When the first Shogun: Total War came out, its real-time battles made you feel like you were playing through the epic battle scenes from one of Akira Kurosawa's samurai films. Shogun 2 is like playing through a new, remastered edition of that game, complete with both the character dramas and the enormous battles. Merging beautiful graphics, scheming generals, improved multiplayer options, and deep strategic gameplay with countless small details that imbue it with historical flavor and drama, Shogun 2 is one of the most captivating strategy games ever made.
SJM seeks SJF. Interests must include poetry, strategy, and the wedge formation.
Like the previous Total War games, Shogun 2 combines a turn-based strategy mode with tactical, real-time battles. The turn-based portion of the game takes place on a gorgeous strategic map that, although limited to the country of Japan (minus Hokkaido), feels every bit as epic as the continent-spanning maps of previous iterations in the series. It is on this magnificent 60-province map of Japan that you make all of your strategic decisions, manage your dynasty, research technologies, build improvements like roads and farms, and direct your armies. When an army engages in combat, you can either use the auto-resolve feature or fight things out in fantastic real-time battles. The goal during real-time battles is to route the enemy army as an attacker and hold out as a defender. Either way, you have to make intelligent use of terrain and unit abilities, keep your flank adequately protected, and do your best to sap the enemy units' morale before they can get the upper hand.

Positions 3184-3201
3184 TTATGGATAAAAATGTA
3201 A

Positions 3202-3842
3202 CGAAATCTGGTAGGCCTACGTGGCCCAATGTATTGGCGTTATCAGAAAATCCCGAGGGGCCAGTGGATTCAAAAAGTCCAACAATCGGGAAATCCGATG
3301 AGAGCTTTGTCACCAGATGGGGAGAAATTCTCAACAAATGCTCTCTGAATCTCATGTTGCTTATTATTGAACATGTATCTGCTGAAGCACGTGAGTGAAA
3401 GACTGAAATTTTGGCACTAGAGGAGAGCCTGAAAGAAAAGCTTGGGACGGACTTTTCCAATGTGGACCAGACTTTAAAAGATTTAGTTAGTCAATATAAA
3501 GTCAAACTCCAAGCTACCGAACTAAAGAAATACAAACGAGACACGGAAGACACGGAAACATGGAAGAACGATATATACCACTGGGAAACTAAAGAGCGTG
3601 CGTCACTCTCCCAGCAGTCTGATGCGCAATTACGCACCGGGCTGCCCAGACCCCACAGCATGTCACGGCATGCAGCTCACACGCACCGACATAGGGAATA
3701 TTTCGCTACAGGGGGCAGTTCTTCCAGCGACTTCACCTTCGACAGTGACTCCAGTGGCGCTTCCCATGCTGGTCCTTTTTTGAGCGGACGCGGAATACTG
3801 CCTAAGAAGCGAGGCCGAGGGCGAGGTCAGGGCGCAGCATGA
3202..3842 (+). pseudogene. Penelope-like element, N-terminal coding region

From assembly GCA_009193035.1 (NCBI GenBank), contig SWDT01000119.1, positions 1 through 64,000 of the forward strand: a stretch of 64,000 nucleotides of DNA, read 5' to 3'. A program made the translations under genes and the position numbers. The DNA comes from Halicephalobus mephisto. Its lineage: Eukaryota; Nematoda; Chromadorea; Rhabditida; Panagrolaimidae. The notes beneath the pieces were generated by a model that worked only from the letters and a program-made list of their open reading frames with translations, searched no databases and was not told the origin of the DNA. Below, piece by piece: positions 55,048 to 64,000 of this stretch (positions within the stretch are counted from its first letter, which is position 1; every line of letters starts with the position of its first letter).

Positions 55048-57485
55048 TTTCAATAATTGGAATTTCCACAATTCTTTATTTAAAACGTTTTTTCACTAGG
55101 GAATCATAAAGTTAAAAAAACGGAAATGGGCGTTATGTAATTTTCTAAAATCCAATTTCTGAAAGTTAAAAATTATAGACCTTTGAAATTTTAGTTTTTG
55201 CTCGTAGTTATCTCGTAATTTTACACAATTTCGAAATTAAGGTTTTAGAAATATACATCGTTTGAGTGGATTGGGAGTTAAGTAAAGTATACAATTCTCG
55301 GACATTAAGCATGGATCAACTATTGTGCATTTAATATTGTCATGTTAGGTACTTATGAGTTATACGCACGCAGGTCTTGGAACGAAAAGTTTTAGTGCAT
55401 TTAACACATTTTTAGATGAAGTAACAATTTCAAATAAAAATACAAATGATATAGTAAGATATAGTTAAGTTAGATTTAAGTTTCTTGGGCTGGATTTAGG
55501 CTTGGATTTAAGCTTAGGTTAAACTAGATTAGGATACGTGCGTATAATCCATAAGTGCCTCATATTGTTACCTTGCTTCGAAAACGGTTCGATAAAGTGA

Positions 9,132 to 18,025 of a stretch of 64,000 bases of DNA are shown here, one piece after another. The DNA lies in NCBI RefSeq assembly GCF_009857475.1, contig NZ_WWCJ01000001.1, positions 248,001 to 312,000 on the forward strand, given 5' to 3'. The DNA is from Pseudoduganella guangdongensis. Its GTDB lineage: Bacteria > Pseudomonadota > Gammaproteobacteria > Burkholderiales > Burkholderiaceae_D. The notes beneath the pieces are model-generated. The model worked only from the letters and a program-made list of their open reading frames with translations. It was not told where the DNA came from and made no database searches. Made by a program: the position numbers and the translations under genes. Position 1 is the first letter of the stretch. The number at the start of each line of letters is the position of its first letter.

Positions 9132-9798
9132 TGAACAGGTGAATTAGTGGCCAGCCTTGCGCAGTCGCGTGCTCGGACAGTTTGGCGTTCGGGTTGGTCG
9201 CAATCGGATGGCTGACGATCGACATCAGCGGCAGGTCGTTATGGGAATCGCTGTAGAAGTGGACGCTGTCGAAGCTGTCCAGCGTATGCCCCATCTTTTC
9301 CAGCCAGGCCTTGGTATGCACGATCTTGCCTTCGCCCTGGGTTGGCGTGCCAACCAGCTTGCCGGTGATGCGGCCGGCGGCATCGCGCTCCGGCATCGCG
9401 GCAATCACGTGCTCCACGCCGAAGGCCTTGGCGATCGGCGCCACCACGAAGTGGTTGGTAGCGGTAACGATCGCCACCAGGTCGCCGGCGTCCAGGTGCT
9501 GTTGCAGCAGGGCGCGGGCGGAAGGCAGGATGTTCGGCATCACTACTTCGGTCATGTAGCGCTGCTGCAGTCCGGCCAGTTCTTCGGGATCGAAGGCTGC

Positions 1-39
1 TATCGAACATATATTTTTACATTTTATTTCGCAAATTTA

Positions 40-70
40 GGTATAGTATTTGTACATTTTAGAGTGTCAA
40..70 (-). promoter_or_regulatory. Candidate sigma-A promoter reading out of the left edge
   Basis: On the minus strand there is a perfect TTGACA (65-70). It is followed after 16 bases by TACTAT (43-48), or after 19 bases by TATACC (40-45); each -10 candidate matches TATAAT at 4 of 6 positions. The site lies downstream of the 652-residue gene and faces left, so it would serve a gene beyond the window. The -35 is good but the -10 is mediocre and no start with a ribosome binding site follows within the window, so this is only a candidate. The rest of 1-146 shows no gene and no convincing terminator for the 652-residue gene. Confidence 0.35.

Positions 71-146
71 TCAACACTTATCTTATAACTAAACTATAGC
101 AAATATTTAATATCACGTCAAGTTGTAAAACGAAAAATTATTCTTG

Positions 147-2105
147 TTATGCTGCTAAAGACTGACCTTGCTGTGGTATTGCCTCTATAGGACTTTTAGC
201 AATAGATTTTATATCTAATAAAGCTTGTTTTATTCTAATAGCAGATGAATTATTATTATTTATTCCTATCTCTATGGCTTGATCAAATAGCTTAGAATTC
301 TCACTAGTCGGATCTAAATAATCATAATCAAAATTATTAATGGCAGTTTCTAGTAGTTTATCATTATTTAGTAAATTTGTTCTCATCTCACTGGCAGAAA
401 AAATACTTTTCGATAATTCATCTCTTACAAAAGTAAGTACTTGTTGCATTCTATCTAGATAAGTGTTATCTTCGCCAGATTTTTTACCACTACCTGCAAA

Shogun 2's turn-based single-player campaign stands on its own merits as an excellent strategy game. You play as an ambitious daimyo, or leader, of one of the 10 most powerful clans in Japan. Each clan has unique strengths that you have to master if you plan to capture Kyoto, the nation's capital city, and unify Japan as its new shogun. For instance, the Chosokabe have superior bow infantry, while the Mori are master shipwrights, and the Hojo get building construction bonuses. The choice of clan is an easy one compared to the many difficult decisions you have to make during the campaign. One example is the allocation of your research efforts, which must be carefully divided between the chi and Bushido arts (the civilian and military tech trees, respectively). A strong economy based on chi is needed to pay for a powerful army's upkeep, but a narrowly focused autocrat, however enlightened, may be overrun by a militaristic brute. Furthermore, sound economic planning is necessary for success. Your economic potential and buildable units are limited by the types of buildings in your provinces. The size of a province's castle determines the number of possible buildings that may be constructed there. Since larger castles consume more food, you have to carefully plan your upgrades lest you inadvertently cause mass starvation. Temporary prosperity is possible through honorable trade relations with other clans, but these arrangements rarely last.
By law, all Japanese generals must be exceptional orators.